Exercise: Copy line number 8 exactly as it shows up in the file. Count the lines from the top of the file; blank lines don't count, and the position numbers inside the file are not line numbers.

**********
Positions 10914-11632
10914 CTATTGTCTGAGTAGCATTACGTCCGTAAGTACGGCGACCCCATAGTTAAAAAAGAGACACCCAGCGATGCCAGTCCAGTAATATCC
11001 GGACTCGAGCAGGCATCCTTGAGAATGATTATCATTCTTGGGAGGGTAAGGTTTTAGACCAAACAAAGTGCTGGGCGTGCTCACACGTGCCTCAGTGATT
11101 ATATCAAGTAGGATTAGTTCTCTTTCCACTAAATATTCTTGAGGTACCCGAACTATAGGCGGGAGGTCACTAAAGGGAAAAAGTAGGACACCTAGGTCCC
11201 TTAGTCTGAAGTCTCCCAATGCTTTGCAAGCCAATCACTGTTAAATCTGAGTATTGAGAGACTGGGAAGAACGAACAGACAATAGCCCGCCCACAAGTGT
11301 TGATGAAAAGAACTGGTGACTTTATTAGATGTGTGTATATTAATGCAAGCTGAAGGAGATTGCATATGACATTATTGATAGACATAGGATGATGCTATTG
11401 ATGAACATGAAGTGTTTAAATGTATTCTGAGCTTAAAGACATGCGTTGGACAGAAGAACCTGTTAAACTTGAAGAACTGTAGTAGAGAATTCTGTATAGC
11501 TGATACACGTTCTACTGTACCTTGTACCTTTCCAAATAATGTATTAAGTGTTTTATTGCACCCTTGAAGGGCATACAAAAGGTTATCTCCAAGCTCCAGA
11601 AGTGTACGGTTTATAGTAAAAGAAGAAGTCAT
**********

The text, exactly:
11501 TGATACACGTTCTACTGTACCTTGTACCTTTCCAAATAATGTATTAAGTGTTTTATTGCACCCTTGAAGGGCATACAAAAGGTTATCTCCAAGCTCCAGA